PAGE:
Saint Alonso de Orozco Mena

Saint Alonso de Orozco Mena

Born: 17th October 1500, Toledo, Spain

Died:  19th September 1591, Madrid, Spain

Feast Day: 19th September

Shrine: Madrid, Spain

Writings: Rule for a Christian life (1542), Garden of Prayer and the Mount of Contemplation (1544), Spiritual Treasury (1551), The Art of Loving God and Neighbour (1567), Memorial of Holy Love (1576), The Book of the Gentleness of God (1576), Tract on the Crown of Our Lady (1588)

Also known as: Alfonso de Orozco, Alphonsus de Orozco

Venerated: 15th August 1732 by Pope Clement XII

Beatified: 15th January 1882 by Pope Leo XIII

Canonised: 19th May 2002 by Pope John Paul II

Saint Alonso was born to a wealthy Governor of a Castle.  He studied at Talavera de la Reina, and music in the Cathedral of Toledo for 3 years where he was also a choir boy.  At 14, his father sent Alonso to the University of Salamanca. While there he was inspired by the preaching of Augustinian Saint Thomas of Villanova and joined the Augustinians in 1522.  He became the spiritual student of Saint Thomas.  He was ordained in 1527.  In his confessions he notes that he almost left the Order, desiring some of the freedoms of the time and struggling with solitude, obedience, and the general hardships of the monastery.
He was a noted preacher moving to the Augustinian prior in Seville.  He started on a mission to Mexico in 1549 but due to his severe arthritis was sent back to Spain.  He became Prior of the convent in Valladolid in 1554 and was preacher to the court of emperor Charles V moving with the court to Madrid in 1561. He lived as a humble monk refusing the usual royal stipend.  He spent his free time visiting the sick in hospitals, the poor living on the streets and prisoners in jails, and his door was always open to anyone looking for spiritual guidance.  Preaching for Alonso was inspired by the love of Jesus and done for the love of Jesus.  He was immensely popular with members of all social classes.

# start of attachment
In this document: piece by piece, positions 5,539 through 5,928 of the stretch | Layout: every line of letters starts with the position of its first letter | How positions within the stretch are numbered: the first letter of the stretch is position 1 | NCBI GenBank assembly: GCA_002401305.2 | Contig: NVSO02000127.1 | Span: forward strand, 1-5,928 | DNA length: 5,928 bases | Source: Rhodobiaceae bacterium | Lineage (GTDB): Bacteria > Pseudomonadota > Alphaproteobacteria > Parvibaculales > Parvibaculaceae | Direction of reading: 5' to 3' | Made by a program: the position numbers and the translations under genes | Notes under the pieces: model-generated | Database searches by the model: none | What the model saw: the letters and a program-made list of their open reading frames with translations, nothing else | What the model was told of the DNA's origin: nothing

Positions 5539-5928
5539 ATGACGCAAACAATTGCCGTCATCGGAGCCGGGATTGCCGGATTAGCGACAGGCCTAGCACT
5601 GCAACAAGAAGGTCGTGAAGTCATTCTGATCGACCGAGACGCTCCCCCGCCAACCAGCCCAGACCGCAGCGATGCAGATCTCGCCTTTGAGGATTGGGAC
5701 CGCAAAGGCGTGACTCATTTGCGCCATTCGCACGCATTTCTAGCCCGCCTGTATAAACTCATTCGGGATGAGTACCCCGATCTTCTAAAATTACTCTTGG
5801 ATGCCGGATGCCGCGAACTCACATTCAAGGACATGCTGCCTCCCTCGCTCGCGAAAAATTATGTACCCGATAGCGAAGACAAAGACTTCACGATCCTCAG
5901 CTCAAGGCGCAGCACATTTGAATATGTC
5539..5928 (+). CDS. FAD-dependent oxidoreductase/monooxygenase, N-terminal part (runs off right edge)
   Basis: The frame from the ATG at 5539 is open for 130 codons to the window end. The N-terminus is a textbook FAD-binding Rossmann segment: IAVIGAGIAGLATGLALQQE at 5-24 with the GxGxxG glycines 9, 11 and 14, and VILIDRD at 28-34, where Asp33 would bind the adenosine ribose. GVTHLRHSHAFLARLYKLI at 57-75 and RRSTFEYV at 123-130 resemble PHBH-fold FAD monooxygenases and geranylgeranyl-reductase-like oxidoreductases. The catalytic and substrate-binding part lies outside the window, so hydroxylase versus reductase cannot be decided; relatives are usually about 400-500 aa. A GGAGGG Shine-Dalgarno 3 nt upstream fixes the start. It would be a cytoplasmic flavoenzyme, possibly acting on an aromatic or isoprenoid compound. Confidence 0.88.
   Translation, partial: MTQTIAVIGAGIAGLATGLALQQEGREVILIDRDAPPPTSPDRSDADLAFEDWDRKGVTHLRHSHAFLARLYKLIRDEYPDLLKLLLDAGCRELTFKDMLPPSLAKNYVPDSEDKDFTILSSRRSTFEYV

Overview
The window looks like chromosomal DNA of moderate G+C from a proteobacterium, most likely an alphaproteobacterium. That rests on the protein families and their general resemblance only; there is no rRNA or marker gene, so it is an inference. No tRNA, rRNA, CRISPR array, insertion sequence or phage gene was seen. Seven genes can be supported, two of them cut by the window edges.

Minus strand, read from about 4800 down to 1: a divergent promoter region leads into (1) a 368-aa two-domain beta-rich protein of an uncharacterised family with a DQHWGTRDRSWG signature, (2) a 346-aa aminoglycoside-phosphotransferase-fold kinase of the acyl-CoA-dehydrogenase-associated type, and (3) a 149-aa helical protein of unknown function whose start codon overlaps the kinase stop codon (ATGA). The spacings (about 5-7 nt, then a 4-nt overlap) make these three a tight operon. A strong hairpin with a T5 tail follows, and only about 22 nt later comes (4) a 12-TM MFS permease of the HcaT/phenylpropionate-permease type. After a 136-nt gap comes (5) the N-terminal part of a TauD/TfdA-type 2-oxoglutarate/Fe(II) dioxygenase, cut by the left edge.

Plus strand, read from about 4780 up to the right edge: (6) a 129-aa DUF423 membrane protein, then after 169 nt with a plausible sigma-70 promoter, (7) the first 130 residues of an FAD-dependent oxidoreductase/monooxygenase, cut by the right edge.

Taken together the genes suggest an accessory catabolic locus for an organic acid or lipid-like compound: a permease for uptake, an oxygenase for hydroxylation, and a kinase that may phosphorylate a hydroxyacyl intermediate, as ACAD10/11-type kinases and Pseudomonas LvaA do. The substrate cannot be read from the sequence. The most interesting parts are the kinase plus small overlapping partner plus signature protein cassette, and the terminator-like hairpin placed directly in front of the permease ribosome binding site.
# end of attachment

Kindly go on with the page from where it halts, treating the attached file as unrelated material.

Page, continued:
Following a dream that the Virgin Mary told him to write, Alonso became a prolific writer. He wrote in Spanish and Latin including histories of the Augustinians – which helped advance reforms within the order.  He had a true devotion to the Virgin Mary, but his spiritual life was not without trials being tormented by the devil. He died on 15th September 1591.  During his funeral, his old room was broken into by people looking for relics of their beloved pastor.